A Line to Everest
Neolithic people habitually transported stones weighing from 5 to 50 tons over several kilometers and stood them upright. At Carnac more than 3,000 stones were set in a series of lines spanning over three kilometers. Le Menec West runs straight for about 500 meters.
These “primitive” people are understood to have been in the earliest stages of peasant living; stone, wood, and bone were their principal materials, and pots rendered from baked sea mud were their luxury culinary items. If life was short and mere survival a struggle, what could have driven them to waste precious time moving rocks? Tens of thousands of hours of labor were dedicated to creating these lines at Carnac. Today, their purpose is variously suggested to have been ceremonial, processional, devotional, astronomical, or funereal, yet none of these fully explain the effort.
Is it credible that ceremonies, rituals, or festivals provide an explanation for tens of thousands of standing stones and millions of tons of earth moved in Europe? What degree of obsession ate into the heart of these Neolithic people and so overwhelmed them, generation after generation, with the need to shift vast rocks into rings, rows, dolmens, and monoliths, or to pile up great mounds and earth banks? Nobody has ever satisfactorily explained these things. The present-day interpretation has determined that these monuments were created with cultish rituals of varying kinds in mind. It is a best guess, and it may be true. But it is not what the stones explicitly communicate.
The Enigma of Carnac
Following the Lines
The Carnac stones are set in lines that stretch as far as the eye can see--and farther. Like an army battling with time itself, rank upon rank of these stones are merely the survivors in a project of vast proportions. It is obsessive line making, not in any abstract way, but physically, on the ground itself. How else could they describe geometry in the landscape more clearly?
Although the stone lines meander there is a clear visible correlation between the ancient stone rows and the lines extending to the world’s three highest mountain summits. But the evidence that these lines were purposefully directed at these mountains does not rest on the visible correlation. The common Neolithic code appears clearly through measurement.
The bearing from the summit of Mount Everest to Le Menec is 314.0 degrees.
The bearing from the summit of Mount Kanchenjunga to Le Menec is 314.4 degrees.
The mean bearing from these two mountains to Le Menec is therefore 314.2 degrees.
The code of practice found among the Neolithic circle builders elsewhere in Europe echoes resoundingly at Carnac with these pi measurements. The specific digits recognized from Orkney to Msoura are emphatically repeated at Carnac, and the lines are still visible on the ground. There they remain, witness to an unseen aspect of our ancient history. Carnac is a location chosen by people who knew exactly where they were. The monument introduces an amazing global pattern, an insight into the foundations supporting the ancient worldview of an ordered earth. They communicate this view through measurement. To the east lie the Himalayas; what lies to the west?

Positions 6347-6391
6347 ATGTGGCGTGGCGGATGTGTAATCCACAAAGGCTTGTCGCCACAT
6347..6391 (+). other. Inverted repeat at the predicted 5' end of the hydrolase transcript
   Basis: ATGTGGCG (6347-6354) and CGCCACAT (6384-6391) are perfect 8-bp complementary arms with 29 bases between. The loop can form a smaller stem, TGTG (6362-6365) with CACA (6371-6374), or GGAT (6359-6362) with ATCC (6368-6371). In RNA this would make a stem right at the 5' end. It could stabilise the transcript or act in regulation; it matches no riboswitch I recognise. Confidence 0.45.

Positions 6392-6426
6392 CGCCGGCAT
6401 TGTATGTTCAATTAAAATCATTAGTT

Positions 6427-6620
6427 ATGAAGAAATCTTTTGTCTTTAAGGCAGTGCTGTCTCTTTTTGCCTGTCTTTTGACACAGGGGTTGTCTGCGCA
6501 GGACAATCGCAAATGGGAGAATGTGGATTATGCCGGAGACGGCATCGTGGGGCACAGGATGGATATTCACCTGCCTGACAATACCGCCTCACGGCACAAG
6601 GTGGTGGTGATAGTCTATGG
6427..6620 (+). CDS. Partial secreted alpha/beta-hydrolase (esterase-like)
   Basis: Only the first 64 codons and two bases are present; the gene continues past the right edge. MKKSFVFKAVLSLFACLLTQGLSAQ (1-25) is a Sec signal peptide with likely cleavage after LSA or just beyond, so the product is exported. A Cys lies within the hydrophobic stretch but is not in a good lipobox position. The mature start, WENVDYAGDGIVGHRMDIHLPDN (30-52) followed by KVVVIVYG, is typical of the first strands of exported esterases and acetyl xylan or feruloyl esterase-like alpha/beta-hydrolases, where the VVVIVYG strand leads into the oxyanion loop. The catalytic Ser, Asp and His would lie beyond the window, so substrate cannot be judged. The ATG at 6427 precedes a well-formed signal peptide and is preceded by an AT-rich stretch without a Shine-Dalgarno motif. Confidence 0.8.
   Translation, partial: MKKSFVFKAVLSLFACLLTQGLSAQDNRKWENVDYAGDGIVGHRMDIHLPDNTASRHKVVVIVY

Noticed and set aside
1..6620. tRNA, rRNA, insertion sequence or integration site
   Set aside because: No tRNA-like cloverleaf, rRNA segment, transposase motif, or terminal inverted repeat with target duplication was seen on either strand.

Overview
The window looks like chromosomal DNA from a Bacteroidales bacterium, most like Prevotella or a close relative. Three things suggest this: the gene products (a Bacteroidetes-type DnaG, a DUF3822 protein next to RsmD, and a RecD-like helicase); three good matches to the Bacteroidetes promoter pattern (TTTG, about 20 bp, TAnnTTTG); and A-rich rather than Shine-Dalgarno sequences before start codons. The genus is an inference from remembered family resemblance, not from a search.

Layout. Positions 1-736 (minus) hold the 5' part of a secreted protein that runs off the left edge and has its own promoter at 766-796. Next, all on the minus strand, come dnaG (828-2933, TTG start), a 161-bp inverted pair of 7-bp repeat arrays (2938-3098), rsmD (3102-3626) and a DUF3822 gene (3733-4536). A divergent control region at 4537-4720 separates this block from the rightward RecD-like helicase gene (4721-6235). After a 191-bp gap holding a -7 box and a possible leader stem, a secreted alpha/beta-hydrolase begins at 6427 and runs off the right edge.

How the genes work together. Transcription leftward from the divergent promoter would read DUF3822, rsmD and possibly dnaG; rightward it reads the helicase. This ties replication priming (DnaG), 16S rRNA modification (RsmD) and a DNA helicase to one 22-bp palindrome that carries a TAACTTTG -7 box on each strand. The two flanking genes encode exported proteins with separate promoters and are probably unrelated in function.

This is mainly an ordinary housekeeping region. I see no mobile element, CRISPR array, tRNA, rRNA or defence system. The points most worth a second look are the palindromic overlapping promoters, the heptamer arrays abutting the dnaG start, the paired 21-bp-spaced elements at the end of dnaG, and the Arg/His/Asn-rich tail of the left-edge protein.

Measurements from Le Menec to the highest mountain summits on the North and South American continents are:
North America: Le Menec to Mount McKinley’s summit is 4,002 nautical miles.
South America: Le Menec to Mount Aconcagua’s summit is 6,000 nautical miles.
Neolithic builders were sticklers for whole number measurements. The highest peak in the Americas, Mount Aconcagua, is signified by such a measurement, just as the highest mountains in Asia are signified by alignment. But the remarkably calculated nature of this Neolithic work is found by joining the lines. When lines to the American and Asian summits are drawn from Carnac, the angle between them is 161.8 degrees.
The phi digit angle in figure 8.3 is created by two lines starting at the Le Menec stone circle. The first line is 6,000 nautical miles long and extends to the summit of Mount Aconcagua. The second line follows the stone rows and has the mean bearing of lines extended to the three highest summits in the world. The angle between the lines is 161.8 degrees rounded to one decimal place.
The scale of Carnac reflects its global reach. It is big because it needs to be. Carnac has identified the highest summits in Asia by alignment and pi digit bearings and the highest summit in the Americas, Aconcagua, with a phi digit angle and 6,000 nautical mile distance.
The measured order on the veins of a leaf or the scales of a fish comes as little surprise, yet the conceptual leap toward recognizing something similar on the surface of the earth is clearly enormous. But the evidence from early recorded history is also clear on this point: there was no great conceptual leap for these people. From the dawn of history it was understood that the earth was ordered. Be it leaf, fish, or landscape, nature was as one. The genius of the monument builders was then to discover a location that illustrated, or demonstrated, the true nature of the ordered earth. The natural pattern is found through alignment and through sexagesimal-based measurement, and at its foundation are the digits 3,142 and 1,618. These digits have already appeared in measurements from Carnac, but like the other monument locations Carnac is at a focal point from which measurements to topographical extremes repeatedly produce alignment and pi and phi digit measurements. Locations such as this are not found by accident. What further insight can be gained from the Neolithic people and why the location of Carnac was significant to them?